As previously mentioned, I am not a Facebook user. (And, for the record, I have no problem with people who are avid Facebook users as long as they understand the site's policies.) I know how the site works as I used to have to monitor my company's account. When I did the monitoring, I had lots of internal conversations about data tracking with my bosses. So, I was very intrigued to read how well Facebook knows who you are with just your "like" data.
Researchers at the University of Cambridge and Stanford University have discovered that they were able to cobble incredibly accurate personality assessments on Facebook users just by looking at the information they liked. Using personality data mined from thousands of volunteers, the researchers created a computer model that associated liking certain companies or causes with various personality traits. It can read your data and tell you what type of person you are.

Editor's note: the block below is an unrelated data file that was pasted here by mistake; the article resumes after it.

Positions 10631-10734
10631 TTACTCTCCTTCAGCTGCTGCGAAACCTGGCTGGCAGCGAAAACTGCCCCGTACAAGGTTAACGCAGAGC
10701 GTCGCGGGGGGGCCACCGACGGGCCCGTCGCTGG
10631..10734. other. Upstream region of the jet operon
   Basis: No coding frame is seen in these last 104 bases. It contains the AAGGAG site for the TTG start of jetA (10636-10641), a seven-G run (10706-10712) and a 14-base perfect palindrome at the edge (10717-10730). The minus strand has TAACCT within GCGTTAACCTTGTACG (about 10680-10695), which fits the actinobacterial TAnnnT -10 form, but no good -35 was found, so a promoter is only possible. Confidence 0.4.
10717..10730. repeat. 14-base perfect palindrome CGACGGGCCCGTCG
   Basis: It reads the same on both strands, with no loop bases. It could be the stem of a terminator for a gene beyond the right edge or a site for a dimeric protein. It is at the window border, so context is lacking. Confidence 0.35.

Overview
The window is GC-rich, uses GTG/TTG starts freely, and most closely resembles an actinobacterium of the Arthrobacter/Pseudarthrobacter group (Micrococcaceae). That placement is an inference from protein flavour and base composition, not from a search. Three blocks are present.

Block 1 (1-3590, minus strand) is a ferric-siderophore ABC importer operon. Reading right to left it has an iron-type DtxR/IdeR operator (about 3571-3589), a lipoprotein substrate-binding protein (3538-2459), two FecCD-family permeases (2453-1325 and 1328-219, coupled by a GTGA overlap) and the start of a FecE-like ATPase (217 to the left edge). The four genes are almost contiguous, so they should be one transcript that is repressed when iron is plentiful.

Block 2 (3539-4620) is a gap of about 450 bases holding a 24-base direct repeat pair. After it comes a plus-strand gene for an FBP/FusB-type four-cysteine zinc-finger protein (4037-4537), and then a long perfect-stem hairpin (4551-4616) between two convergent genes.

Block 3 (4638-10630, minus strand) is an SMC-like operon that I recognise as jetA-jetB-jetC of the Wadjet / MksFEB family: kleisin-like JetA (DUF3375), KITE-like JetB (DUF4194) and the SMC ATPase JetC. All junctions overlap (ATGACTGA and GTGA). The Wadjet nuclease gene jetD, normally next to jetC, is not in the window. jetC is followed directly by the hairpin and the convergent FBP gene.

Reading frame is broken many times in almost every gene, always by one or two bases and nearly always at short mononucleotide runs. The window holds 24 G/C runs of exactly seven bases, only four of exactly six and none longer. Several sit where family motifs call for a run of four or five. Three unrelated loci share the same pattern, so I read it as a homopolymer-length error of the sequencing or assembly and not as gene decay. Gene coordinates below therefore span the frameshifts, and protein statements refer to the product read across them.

You can try it out here.
How accurate are we talking here? More accurate than people. Participants in the study also asked friends and family members to complete a personality sketch of them. In many cases the computer that evaluated Facebook likes was more accurate.
Even more surprising is the little amount of data the model needed to be more accurate than humans: It only needed to analyze 10 likes to outperform a person’s coworker, 70 likes to do better than a friend or roommate, and 150 likes to do better than a parent or sibling.
Maybe friends and family aren't paying close enough attention to all those posts of yours.
Who could give an accurate personality profile of you? Share with me in the comments.